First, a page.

Bike tour part two

Tuesday, May 22, 2012

Dunedin and Otago Peninsula

Dunedin gets a post all to itself, as we spent three whole nights there. Aside from the 12-hour stay in Christchurch, Dunedin was the biggest city we stayed in by far, and also one of our favourite places. There were just so many things that we planned to do here, including visiting the Speight's brewery, going up the steepest hill in the world, and seeing penguins!

After a successful escape from Christchurch via bus, we arrived in Dunedin just in time for businesses to open up in the afternoon of Anzac Day. Anzac Day is basically the same as Remembrance Day, except instead of marking the end of the war, it occurs on the day of the first military action by Australian and New Zealand troops. While the dawn cermonies were long past by the time we emerged from our bus, we wandered around for a while and happened across the war memorial, which was being visited by other cyclists:

Cyclists pay their respects. Note the high-vis vests!

Dunedin reminds me of sort of a combination of Guelph and Victoria. It's a university town with the corresponding concentration of pubs and bars, but it's also right on the ocean and very picturesque. We found ourselves in a private room of a very friendly hostel right in the middle of downtown, and then set out to discover some of the features of the city. First stop: the Cadbury factory! Unfortunately, it was too late for us to take a tour, but we were allowed in to the "exclusive-access" gift shop.

So much chocolate!
This would be more exciting if I liked Cruchies.

The next day we hopped on our blissfully unloaded bikes and headed up. the 300 m hill to "New Zealand's only castle". As castles go, it wasn't particularly exciting, but the bike ride and the views were spectacular. Here's some pictures!

Taking a break on the way up
Guardian lions. Roar.
This view reminds me of the view from the 100 hills area on Saltspring, but with fewer trees.
Wheee!

We'd pre-booked into the Speight's brewery tour the night before, as it's popular enough that you can't just show up and expect to get in. For good reason, too - it's probably the best brewery tour I've ever been on, with a whole museum describing the history and the evolution of beer making techniques. A lot of the equipment is original, if repurposed, such as these old mash tuns that are now used to store water:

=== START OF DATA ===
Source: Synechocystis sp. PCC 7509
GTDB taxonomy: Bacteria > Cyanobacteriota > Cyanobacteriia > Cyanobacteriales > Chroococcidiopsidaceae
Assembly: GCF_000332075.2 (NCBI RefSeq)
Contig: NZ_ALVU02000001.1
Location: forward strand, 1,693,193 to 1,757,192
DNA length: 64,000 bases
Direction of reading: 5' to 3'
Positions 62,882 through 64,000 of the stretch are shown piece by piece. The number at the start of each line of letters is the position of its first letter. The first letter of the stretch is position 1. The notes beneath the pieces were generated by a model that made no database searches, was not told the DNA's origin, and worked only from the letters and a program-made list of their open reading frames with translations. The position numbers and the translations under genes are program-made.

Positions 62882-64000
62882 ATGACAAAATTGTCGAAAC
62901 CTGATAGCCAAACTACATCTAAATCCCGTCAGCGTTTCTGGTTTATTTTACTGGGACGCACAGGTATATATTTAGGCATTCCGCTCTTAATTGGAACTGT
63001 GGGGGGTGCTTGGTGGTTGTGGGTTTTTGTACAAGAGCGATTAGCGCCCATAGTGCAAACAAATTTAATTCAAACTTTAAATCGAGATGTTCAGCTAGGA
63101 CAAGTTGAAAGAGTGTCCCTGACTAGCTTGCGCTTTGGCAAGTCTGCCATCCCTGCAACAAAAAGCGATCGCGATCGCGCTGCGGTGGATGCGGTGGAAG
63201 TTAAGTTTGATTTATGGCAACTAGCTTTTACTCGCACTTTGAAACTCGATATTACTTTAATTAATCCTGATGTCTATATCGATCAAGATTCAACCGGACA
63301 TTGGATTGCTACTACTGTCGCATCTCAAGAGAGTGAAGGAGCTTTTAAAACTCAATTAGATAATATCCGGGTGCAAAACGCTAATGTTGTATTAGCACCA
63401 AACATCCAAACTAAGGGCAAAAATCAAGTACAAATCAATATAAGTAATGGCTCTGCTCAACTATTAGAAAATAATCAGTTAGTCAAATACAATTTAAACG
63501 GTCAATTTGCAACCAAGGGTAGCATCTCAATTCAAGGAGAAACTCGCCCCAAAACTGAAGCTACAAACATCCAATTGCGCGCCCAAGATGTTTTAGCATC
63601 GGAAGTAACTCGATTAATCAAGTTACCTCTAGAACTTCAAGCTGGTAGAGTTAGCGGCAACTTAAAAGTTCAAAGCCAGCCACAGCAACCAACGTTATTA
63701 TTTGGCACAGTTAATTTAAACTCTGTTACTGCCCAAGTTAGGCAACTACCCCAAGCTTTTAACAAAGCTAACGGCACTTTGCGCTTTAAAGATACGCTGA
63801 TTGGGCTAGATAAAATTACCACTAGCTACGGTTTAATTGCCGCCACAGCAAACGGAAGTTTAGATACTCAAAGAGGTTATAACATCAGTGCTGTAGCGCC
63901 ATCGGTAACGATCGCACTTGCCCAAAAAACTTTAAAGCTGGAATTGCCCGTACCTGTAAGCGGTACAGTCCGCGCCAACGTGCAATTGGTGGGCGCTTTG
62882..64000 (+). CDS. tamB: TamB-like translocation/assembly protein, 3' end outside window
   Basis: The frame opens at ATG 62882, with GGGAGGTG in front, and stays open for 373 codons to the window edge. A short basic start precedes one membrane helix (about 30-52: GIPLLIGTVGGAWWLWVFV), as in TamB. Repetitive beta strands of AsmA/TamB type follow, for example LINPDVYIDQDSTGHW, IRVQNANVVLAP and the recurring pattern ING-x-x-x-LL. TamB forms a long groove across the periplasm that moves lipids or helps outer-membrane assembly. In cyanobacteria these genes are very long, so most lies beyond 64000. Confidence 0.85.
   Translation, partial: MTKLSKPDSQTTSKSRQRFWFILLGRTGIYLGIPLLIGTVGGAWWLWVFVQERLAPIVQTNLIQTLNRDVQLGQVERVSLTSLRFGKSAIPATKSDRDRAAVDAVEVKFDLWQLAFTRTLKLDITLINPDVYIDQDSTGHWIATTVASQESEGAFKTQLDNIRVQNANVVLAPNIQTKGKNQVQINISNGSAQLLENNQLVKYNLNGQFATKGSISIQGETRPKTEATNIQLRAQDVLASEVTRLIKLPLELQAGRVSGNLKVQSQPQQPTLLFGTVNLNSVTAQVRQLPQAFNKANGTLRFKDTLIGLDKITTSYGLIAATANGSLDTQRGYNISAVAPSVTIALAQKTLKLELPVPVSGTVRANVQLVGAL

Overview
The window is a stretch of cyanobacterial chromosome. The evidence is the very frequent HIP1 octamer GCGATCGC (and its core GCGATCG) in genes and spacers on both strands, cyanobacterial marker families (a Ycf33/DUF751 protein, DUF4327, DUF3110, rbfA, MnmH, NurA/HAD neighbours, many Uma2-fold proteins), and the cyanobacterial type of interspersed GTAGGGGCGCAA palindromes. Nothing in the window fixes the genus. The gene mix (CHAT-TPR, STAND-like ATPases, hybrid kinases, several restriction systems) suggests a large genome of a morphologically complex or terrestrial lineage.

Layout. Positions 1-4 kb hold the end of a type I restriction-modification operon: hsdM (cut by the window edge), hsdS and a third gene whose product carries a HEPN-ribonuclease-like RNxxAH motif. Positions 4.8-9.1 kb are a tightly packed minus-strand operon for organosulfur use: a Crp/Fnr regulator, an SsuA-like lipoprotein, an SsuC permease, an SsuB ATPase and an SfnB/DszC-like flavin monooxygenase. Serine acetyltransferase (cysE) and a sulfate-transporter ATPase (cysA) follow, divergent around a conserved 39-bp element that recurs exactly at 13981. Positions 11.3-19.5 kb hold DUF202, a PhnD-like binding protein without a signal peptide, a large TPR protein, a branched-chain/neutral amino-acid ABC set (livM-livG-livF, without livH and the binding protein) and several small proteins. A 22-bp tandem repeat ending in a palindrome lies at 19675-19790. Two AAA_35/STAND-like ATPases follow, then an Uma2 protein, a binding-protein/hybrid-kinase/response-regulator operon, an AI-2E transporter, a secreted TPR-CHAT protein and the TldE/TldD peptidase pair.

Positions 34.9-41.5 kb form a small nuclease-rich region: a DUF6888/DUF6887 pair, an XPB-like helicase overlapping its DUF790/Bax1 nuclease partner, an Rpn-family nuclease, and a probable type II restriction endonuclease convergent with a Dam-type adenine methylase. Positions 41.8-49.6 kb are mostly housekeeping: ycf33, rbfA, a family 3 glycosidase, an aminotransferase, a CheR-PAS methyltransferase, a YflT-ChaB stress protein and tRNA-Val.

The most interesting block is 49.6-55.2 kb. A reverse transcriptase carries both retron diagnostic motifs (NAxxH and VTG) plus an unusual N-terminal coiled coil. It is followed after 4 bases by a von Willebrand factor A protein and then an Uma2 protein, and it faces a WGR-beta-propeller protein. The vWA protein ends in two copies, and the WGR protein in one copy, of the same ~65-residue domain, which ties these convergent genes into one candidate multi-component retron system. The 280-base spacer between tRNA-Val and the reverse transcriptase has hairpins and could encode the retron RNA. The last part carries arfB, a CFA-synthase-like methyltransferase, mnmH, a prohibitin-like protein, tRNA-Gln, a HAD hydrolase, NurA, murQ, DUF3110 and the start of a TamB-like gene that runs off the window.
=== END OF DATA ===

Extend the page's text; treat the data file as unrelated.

Beautiful old copper mash tuns.
Our enthusiastic tour guide.

It also helped that our tour guide was particularly entertaining. When it came to the drinking portion of the tour (the part where they put you in a room with beer taps and a time limit), she encouraged us to pour beer liberally and not care about waste. "If you don't like it, just tip it out, don't worry." I only had to tip out one of them... for a national-brand beer, Speight's is pretty decent.

Mmmmm, beer. And cider.

The next morning we biked over to the north end of town to check out the world's steepest hill (38% grade!). It's really hard to capture steepness in a photo, but I'm going to attempt it. I did not, however, attempt to bike up it. We made it almost as far as the asphalt/concrete line, which is nowhere near the steepest section.

Ryan giving up the bike attempt.

Even walking up this road is tricky enough that instead of a sidewalk, there's stairs. That's steep!

The steepest section just drops away.
Walking back down on the sidewalk stairs.

One of the major reasons we wanted to visit Dunedin was to visit the penguins. We would have been happy to see any penguins, but we were especially fortunate to be able to visit the rarest type: yellow-eyed penguins. There's apparently only 4000 of them in the world, and they can't be adapted to live in zoos. They're really picky about their nesting habits, as they can't breed in sight of each other (kind of like humans...) and so there's only a few beaches acceptible to their lifestyle. Fortunately, one of them (Penguin Place) is protected by a private conservation effort, fully funded by people like us who go hide in trenches and watch the penguins come in from fishing journeys in the evening.

The Penguin Place beach.
Our first view of a yellow-eyed penguin!

Penguin Place was an fantastic experience. My only regret is not having a better zoom! This is an extreme crop, as close as I could get.

This guy waddled up the path and kept turning around to call to his buddy! So adorable.

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